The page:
[175. ]F. mercie; hert.
[178. ]F. B. for; rest forth.
[179. ]Tn. D. nothir; F. nouther.
[180. ]F. wher; rest where.
[182. ]Harl. nought; Cx. not (for never). Harl. D. Cx. whether; but wher is short for whether. Cf. Compt. unto Pite, 110; see note.
[183. ]All but Harl. Cx. Th. insert up before so; see next line.
[184. ]F. bridil.
[185. ]F. worde. B. D. Lt. dredith; F. Tn. dred hit; Harl. Cx. drad; read dradde hit.
[187. ]Tn. Cx. liste; Harl. lyste; F. lust.
[190. ]Harl. Cx. vnnethe; F. vnneth. F. list.
[191. ]All un-to; read to.
[192. ]Cx. proud; F. proude. Harl. Cx. held; F. helde.
[193. ]Harl. withouten; F. with out. Harl. Cx. mete; rest fee. F. B. Lt. shippe; D. shipe; Cx. sype; Harl. shepe (!); Tn. shep (!).
[195. ]D. yaf; F. yafe.
[196. ]Harl. owne; F. ovne.
[197. ]Harl. Tn. D. thrifty; F. thrifte.
[198. ]B. here; F. her (i. e. here); Tn. D. here of; Cx. Lt. hede of.
[199. ]Tn. Cx. liste (pt. t.); F. list. Harl. Cx. dere herte; F. her der hert.
[200. ]All meke.
[201. ]All kynde (kinde). F. hert.
[203. ]Harl. Cx. he (twice); F. and others wrongly have they the 2nd time.
[205. ]F. Tn. be; rest by.
[206. ]F. sawe.
[208. ]Harl. Tn. caste; F. cast.
[209. ]Harl. owne; F. ovne.
[210. ]Th. sente; D. Cx. sende; rest sent. F. B. omit hit; rest retain.
[211. ]Harl. thirllethe; Cx. thirleth; F. B. thirled (!).
[212. ]B. swerd; F. suerde. F. y-whet; B. I-whet; rest whet;
[213. ]Tn. herte; F. hert. Harl. Tn. D. blak; F. blake.
[214. ]Harl. Cx. in. rest to; see 215.
[215. ]Tn. B. Lt. surete; F. suerte. F. B. in to; rest in. D. Cx. a whaped; Harl. a whaaped; F. a waped.
[216. ]Harl. for; rest om.
[217. ]Harl. trewest; F. truest. Harl. hir; Cx. her; F. and others him (but see l. 218).
[218. ]F. dothe.
[220. ]Harl. any; F. eny.
[221. ]F. hert.
[223. ]F. B. cleped; rest called. F. hertis life.
[227. ]Harl. D. Cx. B. plight; F. I-plyght.
[229. ]So Tn. Harl. Cx. D.; F. B. Alas now hath he left me causeles.
[232. ]Tn. herte, pees; F. hert, pes.
[233. ]B. caught; F. caght. Tn. D. Cx. lees; F. thought.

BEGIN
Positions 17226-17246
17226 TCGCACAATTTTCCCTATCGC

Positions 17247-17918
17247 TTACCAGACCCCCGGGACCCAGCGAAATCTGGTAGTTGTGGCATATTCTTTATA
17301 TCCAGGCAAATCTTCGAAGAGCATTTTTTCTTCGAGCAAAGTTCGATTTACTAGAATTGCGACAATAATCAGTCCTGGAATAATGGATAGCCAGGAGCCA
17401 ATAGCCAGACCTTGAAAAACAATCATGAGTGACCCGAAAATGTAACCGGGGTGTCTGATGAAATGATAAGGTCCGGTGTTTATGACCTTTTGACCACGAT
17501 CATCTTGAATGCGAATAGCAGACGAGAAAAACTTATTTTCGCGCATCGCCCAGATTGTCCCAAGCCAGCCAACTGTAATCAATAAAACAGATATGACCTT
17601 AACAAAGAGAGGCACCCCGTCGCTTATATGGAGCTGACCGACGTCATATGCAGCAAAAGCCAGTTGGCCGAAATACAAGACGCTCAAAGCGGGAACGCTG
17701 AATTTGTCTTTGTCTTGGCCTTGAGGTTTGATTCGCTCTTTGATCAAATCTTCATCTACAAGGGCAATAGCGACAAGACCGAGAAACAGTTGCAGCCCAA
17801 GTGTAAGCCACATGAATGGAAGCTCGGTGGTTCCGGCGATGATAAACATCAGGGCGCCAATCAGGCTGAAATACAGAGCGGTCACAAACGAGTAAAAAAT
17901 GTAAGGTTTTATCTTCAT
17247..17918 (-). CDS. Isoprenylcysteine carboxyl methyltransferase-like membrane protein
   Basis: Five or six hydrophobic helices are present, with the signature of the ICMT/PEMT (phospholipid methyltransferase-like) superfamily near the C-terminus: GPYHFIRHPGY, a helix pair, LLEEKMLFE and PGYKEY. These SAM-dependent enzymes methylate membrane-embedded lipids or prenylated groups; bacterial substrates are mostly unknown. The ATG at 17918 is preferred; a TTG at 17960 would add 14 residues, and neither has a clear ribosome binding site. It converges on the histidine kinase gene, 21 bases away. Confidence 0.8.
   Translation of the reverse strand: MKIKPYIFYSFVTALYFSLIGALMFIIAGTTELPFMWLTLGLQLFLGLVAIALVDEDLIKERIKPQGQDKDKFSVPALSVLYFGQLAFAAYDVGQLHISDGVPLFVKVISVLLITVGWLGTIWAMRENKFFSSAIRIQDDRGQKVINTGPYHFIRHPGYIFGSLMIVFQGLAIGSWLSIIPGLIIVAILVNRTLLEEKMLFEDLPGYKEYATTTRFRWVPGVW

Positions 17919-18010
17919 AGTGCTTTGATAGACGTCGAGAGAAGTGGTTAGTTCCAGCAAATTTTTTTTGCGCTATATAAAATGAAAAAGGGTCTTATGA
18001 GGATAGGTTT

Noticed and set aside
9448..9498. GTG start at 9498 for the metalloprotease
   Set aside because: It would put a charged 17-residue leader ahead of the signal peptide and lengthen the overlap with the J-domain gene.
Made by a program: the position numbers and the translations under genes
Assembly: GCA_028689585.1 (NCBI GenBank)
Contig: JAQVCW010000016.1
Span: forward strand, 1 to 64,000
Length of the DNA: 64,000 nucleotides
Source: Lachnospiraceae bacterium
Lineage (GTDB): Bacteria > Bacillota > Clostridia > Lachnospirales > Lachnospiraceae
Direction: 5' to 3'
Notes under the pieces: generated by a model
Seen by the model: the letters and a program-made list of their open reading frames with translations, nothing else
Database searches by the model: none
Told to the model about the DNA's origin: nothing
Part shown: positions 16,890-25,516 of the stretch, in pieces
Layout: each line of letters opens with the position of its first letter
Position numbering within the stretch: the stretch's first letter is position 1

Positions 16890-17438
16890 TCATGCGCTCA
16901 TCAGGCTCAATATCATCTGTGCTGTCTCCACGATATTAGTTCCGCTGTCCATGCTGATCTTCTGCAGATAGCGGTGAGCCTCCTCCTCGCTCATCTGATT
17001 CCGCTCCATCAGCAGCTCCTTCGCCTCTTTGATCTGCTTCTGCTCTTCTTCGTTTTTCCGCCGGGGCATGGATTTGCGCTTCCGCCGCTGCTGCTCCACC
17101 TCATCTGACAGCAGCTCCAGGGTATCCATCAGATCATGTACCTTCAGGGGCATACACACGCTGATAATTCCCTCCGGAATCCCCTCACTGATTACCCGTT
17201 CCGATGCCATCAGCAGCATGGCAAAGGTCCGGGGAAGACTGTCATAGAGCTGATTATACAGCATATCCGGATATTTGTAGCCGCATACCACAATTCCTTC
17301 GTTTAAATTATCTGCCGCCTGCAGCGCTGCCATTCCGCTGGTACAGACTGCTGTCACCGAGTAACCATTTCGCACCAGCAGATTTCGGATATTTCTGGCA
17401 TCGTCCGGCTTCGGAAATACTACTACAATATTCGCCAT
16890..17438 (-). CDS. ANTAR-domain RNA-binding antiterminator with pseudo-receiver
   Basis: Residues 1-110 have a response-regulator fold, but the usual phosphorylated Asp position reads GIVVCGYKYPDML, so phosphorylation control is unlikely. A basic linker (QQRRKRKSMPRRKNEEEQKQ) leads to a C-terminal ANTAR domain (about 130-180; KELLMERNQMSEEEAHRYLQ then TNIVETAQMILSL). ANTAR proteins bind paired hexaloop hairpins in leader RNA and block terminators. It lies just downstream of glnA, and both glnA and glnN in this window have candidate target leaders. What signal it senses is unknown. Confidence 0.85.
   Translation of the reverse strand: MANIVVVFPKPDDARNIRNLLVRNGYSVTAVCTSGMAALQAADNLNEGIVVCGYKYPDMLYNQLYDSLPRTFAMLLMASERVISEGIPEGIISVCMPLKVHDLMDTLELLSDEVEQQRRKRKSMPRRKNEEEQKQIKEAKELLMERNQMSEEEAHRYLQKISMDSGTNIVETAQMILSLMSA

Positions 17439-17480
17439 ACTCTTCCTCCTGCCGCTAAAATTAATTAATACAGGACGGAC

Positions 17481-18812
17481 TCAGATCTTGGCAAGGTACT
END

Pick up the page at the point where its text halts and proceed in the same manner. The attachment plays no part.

[234. ]F. B. me (!); rest him.
[235. ]F. hert.
[238. ]F. pleyn. Harl. Tn. harde; F. hard.
[239. ]F. yafe; hert.
[240. ]F. harme.
[241. ]F. certis. All be founde; but be is copied in from the line above; see l. 47.
[242. ]F. helpe.
[243. ]Tn. desteny; F. destany. F. B. om. ful.
[246. ]F. seide (twice).
[252. ]F. souereigne.
[253. ]I supply and from Cx.; Harl. has And is there nowe neyther.
[254. ]Lt. vouchesauf; Cx. vouchen sauf; F. vouchesafe.
[256. ]F. certis.
[257. ]F. B. causer (for caus-e); rest cause.
[258. ]F. dedely.
[259. ]F. oght.
[260. ]Harl. Lt. slee; Tn. D. Cx. sle; F. slene. F. frende.
[263. ]Harl. wot; F. wote.
[264, 265. ]Harl. Cx. But for I was so pleyne, Arcyte, In alle my werkes, much and lyte; and omit was in l. 266.
[267. ]F. honor. Tn. saue; F. D. safe; Harl. Cx. sauf.
[268. ]F. put.
[269. ]Harl. Tn. recche; F. rek.
[270. ]F. B. om. that. F. suerde.
[271. ]Tn. herte; F. hert. F. thro.
[272. ]F. suete.
[274. ]Harl. Tn. vntrewe; F. vntrew.
[275. ]Harl. putte; F. put.
[278. ]Tn. D. Ff. Lt. turne; rest come.
[279. ]Tn. Harl. Cx. D. Lt. And then shall this that now is mis ben (be); F. B. And turne al this that hath be mys to.
[280. ]F. foryeve; Tn. foryife; Harl. 372, foryiue (rightly).
[281. ]F. hert. Harl. seyne (gerund); F. seyn.
[282. ]F. wheder; prey; pleyn.
[284, 5, 8. ]F. cheyn, tweyn, peyn.